Whereas Killawatt’s ‘Bring Down the Walls’ EP wrapped his stygian sound experiments as intros or addenda of songs (w/ the exception of ‘Backed into a Fucked Up Recess’), Sleeper forgoes that direction altogether, presenting them as fully formed structures. Both ‘Interference’ and ‘Meth’ maybe the shortest of the seven tracks, but viewed together, they form a two-part satanic industrial suite of sorts. ‘Interference’ sounds, well like interference. Harsh, ear splitting sine-waves pry the third eye open with a crowbar and dissolve the ego until the track slowly dissolves. ‘Meth’¹ is the more “eviler” of the two, as a distorted Sunn 0))) like drone creates an absolutely oppressive atmosphere while electrostatic voice phenomena beckon you away from the temporal condition, crying from what could possibly be hell or something worst. Both are perfect as set openers or closers and would bring a tear to Merzbow’s eye.
‘Structure 3’ comes correct with that familiar offset dubstep x techno rhythm that’s been mined by the past Osiris releases. Geared with technoid hi-hat patterns and those hollowed out dub stabs, ‘Structure 3’ is prime-time dance floor material that is guaranteed to have the dance eating out of the palm your hand. Sleeper must be an amateur Egyptologist or something as an Atef is specifically the ostrich-feather adorned crown worn by Osiris himself . ‘Atef Crown’ is all smudged and bitcrushed to hell. Everything is cocooned in a cloudy, cataract colored haze of digital debris until hypnotic Mika Vainio-esque sonar blip battles their way to the forefront. ‘Atef Crown’ propels and draws the dance into comatose-like states, until it all fades away into a florid, hypnagogic synth wash that’ll burn your skin off. A perfect track to whip those red eyed zombies into a frenzy in the early hours of the morning.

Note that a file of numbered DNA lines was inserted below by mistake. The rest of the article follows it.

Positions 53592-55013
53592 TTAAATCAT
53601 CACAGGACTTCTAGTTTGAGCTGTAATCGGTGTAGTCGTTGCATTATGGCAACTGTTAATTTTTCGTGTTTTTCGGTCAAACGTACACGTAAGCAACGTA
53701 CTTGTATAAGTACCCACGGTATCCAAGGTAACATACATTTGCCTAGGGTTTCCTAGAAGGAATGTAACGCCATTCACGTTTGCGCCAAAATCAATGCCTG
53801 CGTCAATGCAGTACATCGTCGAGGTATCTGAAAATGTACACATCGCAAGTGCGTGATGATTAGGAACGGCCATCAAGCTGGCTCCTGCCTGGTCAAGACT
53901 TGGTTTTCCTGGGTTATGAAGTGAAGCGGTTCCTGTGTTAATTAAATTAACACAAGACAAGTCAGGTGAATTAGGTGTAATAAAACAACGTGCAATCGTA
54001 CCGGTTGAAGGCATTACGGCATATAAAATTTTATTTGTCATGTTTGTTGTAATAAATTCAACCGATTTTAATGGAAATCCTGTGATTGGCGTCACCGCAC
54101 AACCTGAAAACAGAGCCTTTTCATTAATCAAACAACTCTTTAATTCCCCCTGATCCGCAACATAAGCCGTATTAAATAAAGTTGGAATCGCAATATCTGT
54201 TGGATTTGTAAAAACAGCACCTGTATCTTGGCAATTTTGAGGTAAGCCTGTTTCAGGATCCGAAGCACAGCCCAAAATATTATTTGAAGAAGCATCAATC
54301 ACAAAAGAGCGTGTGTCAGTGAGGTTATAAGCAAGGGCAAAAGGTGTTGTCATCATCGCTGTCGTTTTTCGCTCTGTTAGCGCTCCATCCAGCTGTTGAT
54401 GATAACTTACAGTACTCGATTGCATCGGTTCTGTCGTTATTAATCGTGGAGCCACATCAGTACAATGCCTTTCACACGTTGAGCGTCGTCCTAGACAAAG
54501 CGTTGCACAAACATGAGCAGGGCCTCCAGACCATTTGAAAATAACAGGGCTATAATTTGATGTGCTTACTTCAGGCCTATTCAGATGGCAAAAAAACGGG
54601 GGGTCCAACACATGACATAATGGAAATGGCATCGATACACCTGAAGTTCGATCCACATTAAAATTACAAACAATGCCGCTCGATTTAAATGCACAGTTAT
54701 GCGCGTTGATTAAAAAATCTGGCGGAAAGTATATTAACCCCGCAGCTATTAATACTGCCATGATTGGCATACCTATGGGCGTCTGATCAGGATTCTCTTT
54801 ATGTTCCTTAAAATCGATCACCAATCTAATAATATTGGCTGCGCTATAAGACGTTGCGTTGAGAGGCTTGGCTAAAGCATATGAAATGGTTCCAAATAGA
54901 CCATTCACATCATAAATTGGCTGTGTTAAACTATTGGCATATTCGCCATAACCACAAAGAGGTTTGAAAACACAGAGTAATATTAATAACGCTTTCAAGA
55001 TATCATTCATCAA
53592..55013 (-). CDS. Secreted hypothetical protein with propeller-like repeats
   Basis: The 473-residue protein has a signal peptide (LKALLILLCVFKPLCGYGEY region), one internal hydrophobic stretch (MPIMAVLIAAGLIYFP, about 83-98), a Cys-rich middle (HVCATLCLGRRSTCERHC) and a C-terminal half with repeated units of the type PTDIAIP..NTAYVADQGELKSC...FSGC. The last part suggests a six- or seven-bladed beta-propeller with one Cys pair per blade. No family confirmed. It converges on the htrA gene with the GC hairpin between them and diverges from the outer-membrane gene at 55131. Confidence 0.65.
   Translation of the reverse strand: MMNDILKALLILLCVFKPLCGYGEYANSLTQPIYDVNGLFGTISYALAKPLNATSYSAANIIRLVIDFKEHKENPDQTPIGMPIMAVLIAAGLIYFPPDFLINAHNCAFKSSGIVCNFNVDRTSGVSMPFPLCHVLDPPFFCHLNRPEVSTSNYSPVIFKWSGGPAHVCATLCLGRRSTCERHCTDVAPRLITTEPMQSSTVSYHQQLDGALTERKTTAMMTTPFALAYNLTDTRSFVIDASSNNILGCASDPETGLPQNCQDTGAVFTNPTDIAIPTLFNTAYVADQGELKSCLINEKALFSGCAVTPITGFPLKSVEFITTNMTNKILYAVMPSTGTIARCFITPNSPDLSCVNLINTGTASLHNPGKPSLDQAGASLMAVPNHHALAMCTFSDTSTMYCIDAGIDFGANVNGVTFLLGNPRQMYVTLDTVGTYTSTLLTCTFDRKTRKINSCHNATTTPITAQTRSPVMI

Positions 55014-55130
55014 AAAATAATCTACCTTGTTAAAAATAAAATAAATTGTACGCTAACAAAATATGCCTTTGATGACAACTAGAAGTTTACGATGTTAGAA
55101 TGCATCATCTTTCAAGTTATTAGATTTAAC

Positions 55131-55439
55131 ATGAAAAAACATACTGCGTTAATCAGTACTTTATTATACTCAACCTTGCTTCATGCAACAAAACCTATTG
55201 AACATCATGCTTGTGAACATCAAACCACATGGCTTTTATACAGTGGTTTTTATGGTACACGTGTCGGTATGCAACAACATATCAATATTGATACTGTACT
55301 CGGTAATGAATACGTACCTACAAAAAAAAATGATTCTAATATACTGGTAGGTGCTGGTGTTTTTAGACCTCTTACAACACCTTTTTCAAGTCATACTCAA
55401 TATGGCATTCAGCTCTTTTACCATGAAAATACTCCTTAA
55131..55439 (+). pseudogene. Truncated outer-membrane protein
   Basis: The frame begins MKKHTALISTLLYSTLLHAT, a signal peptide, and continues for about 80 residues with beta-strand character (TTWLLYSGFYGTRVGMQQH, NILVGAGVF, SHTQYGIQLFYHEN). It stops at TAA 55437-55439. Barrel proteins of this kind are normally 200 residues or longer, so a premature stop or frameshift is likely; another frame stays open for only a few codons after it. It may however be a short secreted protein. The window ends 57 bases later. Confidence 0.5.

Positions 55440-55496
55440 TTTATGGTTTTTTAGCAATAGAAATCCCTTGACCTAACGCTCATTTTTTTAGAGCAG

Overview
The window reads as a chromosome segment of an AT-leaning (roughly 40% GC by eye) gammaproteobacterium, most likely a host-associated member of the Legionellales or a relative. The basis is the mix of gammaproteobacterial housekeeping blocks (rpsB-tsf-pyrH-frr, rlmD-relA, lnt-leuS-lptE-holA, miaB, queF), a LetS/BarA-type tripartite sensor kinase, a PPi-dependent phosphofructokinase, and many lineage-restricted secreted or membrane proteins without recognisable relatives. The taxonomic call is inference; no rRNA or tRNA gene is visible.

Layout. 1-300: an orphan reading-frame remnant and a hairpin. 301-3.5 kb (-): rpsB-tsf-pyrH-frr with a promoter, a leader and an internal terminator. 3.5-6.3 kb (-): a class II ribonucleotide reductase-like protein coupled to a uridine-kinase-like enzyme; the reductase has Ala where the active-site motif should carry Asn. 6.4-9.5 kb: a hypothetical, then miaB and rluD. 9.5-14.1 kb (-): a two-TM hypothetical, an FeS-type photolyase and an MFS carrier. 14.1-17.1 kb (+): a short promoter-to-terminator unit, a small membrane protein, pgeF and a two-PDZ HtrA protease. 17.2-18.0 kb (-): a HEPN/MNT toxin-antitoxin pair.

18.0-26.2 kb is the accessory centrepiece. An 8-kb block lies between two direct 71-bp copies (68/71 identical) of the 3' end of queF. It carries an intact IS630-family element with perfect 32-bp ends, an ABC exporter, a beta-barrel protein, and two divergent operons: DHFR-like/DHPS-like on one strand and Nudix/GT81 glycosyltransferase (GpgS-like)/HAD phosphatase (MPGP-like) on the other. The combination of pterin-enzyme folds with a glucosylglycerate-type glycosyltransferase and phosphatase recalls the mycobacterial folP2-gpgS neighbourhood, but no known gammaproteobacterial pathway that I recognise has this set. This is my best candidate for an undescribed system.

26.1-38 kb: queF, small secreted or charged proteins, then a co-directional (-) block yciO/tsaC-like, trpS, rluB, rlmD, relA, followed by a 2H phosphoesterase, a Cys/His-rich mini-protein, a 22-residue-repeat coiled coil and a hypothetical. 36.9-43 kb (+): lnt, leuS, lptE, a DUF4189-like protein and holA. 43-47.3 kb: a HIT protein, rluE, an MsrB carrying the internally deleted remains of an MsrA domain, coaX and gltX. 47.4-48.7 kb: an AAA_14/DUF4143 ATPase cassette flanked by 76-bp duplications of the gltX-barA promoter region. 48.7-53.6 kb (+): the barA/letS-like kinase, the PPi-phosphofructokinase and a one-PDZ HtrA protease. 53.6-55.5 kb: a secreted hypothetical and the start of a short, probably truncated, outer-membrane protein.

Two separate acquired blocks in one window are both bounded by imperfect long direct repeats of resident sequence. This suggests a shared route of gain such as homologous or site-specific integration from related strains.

Sleeper’s ‘Simulation Theory’ is packed with nods towards rebirth, the afterlife, Egypt, techno by way of sound-system culture, and the agenda of agitation imbedded in industrial music; much of which is subconsciously (or is it?) the same direction in Osiris is moving towards. Such experimentation and disregard for by-the-numbers dubstep makes the increasingly important Osiris label so valuable. While most labels are looking back and repurposing the foundational sound (and with absolutely breath-taking results), Osiris’s continual push for “what dubstep can become” makes the label especially vital as the genre reaches into its teenage years. Additionally, Sleeper has grown by leaps and bounds as a producer. Have a listen to both his & District’s Resurrection EP and this EP and the growth that has occurred is staggering and applaud worthy. His ‘Simulation Theory’ EP, in my humble opinion, is some of the most important music to be put out within the dubstep scene at the moment.
¹ A Japanese clinical study into methamphetamine psychosis was conducted in 2000. What the clinical study found is that methamphetamine addict’s hallucinations are strikingly similar across the board. The top four being black helicopters, floating heads, armed aggressors, and bugs crawling under the addict’s skin. Perhaps the aforementioned EVP present in ‘Meth’ are the voices of the floating heads?